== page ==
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  2. Ah, that must be part of the push abroad they've been talking about in their SEC filings for a while. I wonder where else they've been heading abroad to. I'm going to have to go spelunking through their SEC filings again sometime soon.

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  3. My biggest problem with the Mandarin Chinese edition is that it doesn't recognize tones. You can say the word with whatever tone you feel like and it passes you with flying colors.

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  4. Wow, srrrsly??? That's worse than I thought. If you get the accent wrong in English, sure you'd sound weird, but we can probably understand what your saying, so it might be OK to let that slide. But tones in Chinese? Saying "ma" in two different ways can get you from "mom" to "horse", and since you probably don't want to refer to someone's mom as a horse, you'd better get the tones down. If Rosetta Stone's not helping you to do that, what an epic fail.

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  5. I agree; the voice recognition with Rosetta Stone is lousy. It does force you to repeat the words out loud, which is good. The biggest problem is that it does not teach you conversation so unless you plan walking around making statements like "a girl eating an apple" then it falls short. I think the software can be a useful tool for learning a language but only if used as one of many.

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  6. Regarding your four theories about how he learned about grammatical genders in Chinese, I can vouch for Rosetta Stone and say that they didn't teach him that. It was probably one of your other theories... Probably number 4...

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  7. I'm guessing it's number 3... I know a lot of people like to trash talk Rosetta Stone, especially with those annoying commercials that claim to take one to a level of fluency but I can vouch for them (haha anonymous) and say that although the product is overpriced it does teach the very basics of a language in a comfortable manner.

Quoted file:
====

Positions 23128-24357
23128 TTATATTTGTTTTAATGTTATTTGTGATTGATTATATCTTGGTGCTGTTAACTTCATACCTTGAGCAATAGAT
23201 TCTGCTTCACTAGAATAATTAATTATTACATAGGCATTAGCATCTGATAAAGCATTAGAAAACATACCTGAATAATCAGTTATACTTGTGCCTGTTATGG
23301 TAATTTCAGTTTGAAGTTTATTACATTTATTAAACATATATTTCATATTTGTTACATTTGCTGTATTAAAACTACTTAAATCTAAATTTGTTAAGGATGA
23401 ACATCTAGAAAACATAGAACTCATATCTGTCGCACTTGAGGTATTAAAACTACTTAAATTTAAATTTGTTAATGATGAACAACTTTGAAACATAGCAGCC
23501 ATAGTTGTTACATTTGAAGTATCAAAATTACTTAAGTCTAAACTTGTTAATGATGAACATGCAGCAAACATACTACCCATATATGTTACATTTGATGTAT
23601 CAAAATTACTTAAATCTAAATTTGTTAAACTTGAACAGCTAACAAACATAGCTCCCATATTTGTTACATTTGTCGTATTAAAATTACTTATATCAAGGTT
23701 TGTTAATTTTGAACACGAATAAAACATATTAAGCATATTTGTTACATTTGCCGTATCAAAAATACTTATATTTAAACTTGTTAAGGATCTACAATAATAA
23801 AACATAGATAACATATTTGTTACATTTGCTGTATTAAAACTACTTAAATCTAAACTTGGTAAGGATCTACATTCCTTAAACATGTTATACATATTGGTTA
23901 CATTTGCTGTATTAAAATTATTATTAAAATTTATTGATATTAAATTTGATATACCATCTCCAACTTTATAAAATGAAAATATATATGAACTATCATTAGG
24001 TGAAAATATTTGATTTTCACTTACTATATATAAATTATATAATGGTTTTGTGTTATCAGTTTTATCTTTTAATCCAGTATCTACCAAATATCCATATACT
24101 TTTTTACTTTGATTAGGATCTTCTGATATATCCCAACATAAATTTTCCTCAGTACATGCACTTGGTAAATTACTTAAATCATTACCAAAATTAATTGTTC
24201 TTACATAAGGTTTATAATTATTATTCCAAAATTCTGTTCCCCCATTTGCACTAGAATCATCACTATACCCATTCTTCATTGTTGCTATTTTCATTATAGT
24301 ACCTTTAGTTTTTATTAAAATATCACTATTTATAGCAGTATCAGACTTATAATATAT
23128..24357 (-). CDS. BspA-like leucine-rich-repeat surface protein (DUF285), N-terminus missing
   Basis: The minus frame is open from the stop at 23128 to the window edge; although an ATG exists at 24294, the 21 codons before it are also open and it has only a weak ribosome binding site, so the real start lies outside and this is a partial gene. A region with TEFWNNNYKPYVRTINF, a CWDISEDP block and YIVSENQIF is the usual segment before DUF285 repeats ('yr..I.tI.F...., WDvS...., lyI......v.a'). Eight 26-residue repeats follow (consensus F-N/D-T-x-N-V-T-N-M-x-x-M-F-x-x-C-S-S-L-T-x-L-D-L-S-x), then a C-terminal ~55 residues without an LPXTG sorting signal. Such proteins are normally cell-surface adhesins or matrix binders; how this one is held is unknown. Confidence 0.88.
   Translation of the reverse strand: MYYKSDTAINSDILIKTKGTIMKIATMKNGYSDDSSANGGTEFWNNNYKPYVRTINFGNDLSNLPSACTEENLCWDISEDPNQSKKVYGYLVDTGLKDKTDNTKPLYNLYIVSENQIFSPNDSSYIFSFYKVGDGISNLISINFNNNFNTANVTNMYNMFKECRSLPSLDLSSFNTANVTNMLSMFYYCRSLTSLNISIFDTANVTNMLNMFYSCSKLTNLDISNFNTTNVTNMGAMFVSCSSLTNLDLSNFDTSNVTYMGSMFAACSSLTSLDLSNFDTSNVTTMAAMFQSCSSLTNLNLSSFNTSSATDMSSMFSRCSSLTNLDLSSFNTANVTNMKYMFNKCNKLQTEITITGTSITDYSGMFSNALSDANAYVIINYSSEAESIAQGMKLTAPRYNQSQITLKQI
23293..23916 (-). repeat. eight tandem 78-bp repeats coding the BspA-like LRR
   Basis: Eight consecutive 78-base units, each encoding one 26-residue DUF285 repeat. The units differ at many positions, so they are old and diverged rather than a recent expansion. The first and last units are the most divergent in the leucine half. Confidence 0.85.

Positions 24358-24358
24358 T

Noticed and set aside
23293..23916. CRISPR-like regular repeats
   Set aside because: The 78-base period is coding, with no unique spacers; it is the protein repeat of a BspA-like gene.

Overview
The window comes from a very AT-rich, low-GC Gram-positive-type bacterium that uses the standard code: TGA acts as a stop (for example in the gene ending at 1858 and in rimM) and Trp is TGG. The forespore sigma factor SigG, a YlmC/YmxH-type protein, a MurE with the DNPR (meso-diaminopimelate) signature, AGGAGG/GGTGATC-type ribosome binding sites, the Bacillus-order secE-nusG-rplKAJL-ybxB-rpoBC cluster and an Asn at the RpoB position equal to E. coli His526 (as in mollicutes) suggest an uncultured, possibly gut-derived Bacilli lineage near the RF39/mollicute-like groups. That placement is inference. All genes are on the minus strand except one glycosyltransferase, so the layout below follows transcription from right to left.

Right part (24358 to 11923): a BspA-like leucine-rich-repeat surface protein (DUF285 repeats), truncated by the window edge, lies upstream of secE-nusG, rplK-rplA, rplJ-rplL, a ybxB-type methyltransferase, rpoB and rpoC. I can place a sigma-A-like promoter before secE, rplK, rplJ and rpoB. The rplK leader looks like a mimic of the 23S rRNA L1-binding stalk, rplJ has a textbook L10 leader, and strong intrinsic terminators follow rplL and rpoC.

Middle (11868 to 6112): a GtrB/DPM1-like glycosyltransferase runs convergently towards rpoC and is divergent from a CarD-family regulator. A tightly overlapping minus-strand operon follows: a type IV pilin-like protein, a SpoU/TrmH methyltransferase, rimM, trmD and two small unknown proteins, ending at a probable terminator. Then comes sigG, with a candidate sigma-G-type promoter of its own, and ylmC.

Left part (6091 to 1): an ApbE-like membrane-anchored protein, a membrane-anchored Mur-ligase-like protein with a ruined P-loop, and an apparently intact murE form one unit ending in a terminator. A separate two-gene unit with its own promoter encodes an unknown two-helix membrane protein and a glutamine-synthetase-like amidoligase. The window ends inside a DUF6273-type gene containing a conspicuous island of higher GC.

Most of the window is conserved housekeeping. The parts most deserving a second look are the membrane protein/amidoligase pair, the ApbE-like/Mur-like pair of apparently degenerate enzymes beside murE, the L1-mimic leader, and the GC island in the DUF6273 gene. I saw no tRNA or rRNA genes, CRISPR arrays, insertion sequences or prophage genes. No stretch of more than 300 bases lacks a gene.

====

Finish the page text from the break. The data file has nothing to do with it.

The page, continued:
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  8. I find it hard to believe anyone who has ever in their life learned a foreign language to a high level would vouch for Rosetta Stone. Any serious language learner knows it's nothing but a toy. It could be a lovely gift for a small child to play with if it wasn't so expensive. A serious learner needs serious study materials, not Rosetta Stone. Rosetta Stone is all about marketing, and AFAIC, marketing is evil because its purpose is to deceive people.

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  9. Theory 5:
    He's read the box blurb from Rosetta Stone. I have never seen a Rosetta Stone box, so if anyone else has, please let us know. I've seen many language products with standard blurb on the box that doesn't reflect the specifics of the language being studied....

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  10. You can use Rosetta Stone to teach yourself the basics of Spanish or any other language that interests you. This is your one chance to learn a new language ...

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  11. I've been using Rosetta Stone to study Spanish for Latin America rather lackadaisically during the past few months. I'm now on Course #2. Because I already speak the language with rough fluency, I'm able to notice a few dialectical choices Rosetta Stone has made, and I am fascinated by them, imagining a committee debating the possibilities. This is my third language of some competency, but I have studied several, including French and Italian, Mandarin, Tibetan, and Fijian – enough to know that learning a language involves varied exposure to and demands in the target language and its home culture. You do what you can when you find yourself in a language classroom (or on your computer with Rosetta Stone), and then you throw yourself into the culture, which usually involves travel and housing far from home. A Rosetta Stone course can help get you ready to put feet on the ground, and its available wherever and whenever you have a moment for practice. I'm grateful to have the Rosetta Stone course I'm using, which I view as an important part of my language-learning arsenal.

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  12. I don't understand - are you saying there are no "masculine terms" and "feminine terms" in Chinese? He never specifically said "gender". And I take it you know that Chinese writing distinguishes 他,她,它 for he, she and it? There is also 妳 for you (female).